Artificial Intelligence Helps Manage Global Fisheries
Helen Hill | MIT Darwin Project
Wednesday, July 24, 2019
Over half of the world’s human population relies on fisheries for much of the protein in their diet, but the ramifications of historical overfishing and climate change are being felt in the world’s oceans and threaten future fisheries productivity. Traditional fisheries management rests on the assumption that the future will look like the past, however, with advances in AI (artificial intelligence) and burgeoning data resources, scientists have new tools for exploring a greater range of future scenarios, including climate change.
In fisheries stock assessment, scientists analyze data on fishery abundance and catch to determine how many fish can be taken while sustainably maintaining a population. This "decision analysis" weighs several objectives, including the goal of maximizing catch while minimizing the probability that the stock will decline below specific thresholds. While conceptually straight forward, some complications arise, for example in choosing the time-frame over which to analyze this trade-off and how to incorporate uncertainties in future population growth, mortality, and the uncertainty associated with current estimates of population size. The decision analysis becomes more challenging still as scientists look towards a future projected to bring even more sources of uncertainty.
In a new paper, available this week in the Proceedings of the National Academy of Sciences, Greg Britten, a postdoc working in the Darwin Project Group and in MIT's Department of Earth, Atmospheric and Planetary Sciences (EAPS), together with researchers Milad Memarzadeh and Carl Boettiger (Berkeley) and Boris Worm (Dalhousie University) have applied computational methods from AI and robotics to more robustly tackle the fisheries decision problem in the presence of multiple sources of uncertainty.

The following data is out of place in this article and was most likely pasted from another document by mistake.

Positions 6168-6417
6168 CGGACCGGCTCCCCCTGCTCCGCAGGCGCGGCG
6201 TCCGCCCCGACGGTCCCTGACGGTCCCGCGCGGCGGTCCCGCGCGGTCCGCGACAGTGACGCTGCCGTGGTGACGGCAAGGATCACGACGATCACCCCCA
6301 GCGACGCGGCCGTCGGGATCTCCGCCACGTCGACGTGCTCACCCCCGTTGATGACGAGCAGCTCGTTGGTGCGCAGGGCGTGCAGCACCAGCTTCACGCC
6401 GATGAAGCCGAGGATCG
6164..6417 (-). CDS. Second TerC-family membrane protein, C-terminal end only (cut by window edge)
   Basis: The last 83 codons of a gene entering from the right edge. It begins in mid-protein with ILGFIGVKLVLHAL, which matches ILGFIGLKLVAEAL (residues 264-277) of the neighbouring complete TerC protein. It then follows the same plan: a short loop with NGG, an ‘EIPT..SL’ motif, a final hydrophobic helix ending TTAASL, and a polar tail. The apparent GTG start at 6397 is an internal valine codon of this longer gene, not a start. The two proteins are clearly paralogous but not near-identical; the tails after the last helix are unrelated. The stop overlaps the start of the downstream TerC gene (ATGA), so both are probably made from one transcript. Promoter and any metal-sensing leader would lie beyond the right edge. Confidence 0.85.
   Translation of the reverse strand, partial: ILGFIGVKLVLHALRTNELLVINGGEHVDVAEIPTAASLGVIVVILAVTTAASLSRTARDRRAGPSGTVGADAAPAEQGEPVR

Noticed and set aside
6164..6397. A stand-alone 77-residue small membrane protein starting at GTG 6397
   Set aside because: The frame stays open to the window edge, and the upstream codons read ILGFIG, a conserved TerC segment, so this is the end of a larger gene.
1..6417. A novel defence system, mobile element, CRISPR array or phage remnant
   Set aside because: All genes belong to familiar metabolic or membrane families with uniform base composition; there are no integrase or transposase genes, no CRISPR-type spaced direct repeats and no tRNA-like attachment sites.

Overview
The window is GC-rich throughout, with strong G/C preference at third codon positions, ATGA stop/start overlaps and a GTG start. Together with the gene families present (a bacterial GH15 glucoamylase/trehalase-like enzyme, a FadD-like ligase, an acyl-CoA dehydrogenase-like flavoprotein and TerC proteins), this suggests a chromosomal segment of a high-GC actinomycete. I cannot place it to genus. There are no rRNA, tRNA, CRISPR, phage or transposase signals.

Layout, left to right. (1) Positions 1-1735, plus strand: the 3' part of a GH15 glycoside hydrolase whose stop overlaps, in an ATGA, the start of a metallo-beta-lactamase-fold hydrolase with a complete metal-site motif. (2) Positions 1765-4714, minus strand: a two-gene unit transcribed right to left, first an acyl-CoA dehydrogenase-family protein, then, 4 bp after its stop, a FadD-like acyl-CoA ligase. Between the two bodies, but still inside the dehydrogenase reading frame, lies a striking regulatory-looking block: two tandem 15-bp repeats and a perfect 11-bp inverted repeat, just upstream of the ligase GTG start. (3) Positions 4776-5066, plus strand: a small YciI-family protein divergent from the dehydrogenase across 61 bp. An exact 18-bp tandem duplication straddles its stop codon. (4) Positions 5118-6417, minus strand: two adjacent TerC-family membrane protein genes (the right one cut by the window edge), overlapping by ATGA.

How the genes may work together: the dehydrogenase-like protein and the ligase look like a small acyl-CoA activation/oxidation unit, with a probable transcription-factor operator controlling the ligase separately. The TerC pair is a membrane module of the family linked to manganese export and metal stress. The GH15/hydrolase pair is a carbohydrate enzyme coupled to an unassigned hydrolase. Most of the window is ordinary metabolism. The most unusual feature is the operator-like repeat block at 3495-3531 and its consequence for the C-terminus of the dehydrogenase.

“In decision theory, we can mathematically formulate the decision optimization in terms of the ensemble of branching future scenarios from a present decision; yet in practice, optimizing the resulting equations is extremely difficult and sometimes impossible,” Britten explains. “In this paper, we applied recently developed numerical techniques from AI to approximate the optimal decision to fisheries harvesting in the presence of uncertainty.”
Britten, who helped develop and statistically train the probabilistic population model that underlies the decision analysis applied in the paper, says their population model uses historical data of global fisheries abundance to estimate population-specific growth and mortality parameters that are then used to project the productivity of the population forward in time. His co-authors then combined these forward projections with different fishing scenarios to find the optimal fishing scenario that maximizes the probability of maintaining high catches into the future in the presence of multiple sources of uncertainty.
Applying their method to time series of 109 global fish populations, the team found their methods outperformed other approaches typically used in fisheries management. In particular, the researchers found that the decision theory solution can increase the fraction of stocks predicted to recover by 2050 by up to 30% over traditionally applied management methods.
“This increase occurs primarily due to the higher probability of avoiding catastrophic population collapse when accounting for the larger range of future biological and environmental uncertainty,” Britten explains. “Roughly speaking, our algorithm re-discovered the ‘precautionary principle’ for fisheries management, where it ultimately pays to err on the side of cautious harvesting when future conditions are uncertain – something that traditional fisheries management has often failed to do.”
Looking beyond fisheries, Britten says their analysis quantitatively demonstrates the benefits of the precautionary approach. As the effects of climate change increase, he says, and with it, uncertainty about the future environment, studies like this will allow society to better brace for the impacts. “We hope this paper serves as a stepping stone to greater application of these methods to fisheries, wildlife conservation, and environmental decision making more generally,” says Britten.
Story Image: A swirling mass of Pacific jack mackerel, Trachurus symmetricus form a "bait ball" which draws feeding seabirds and marine mammals. (Photo: Gulf of the Farallones NMS, NOAA)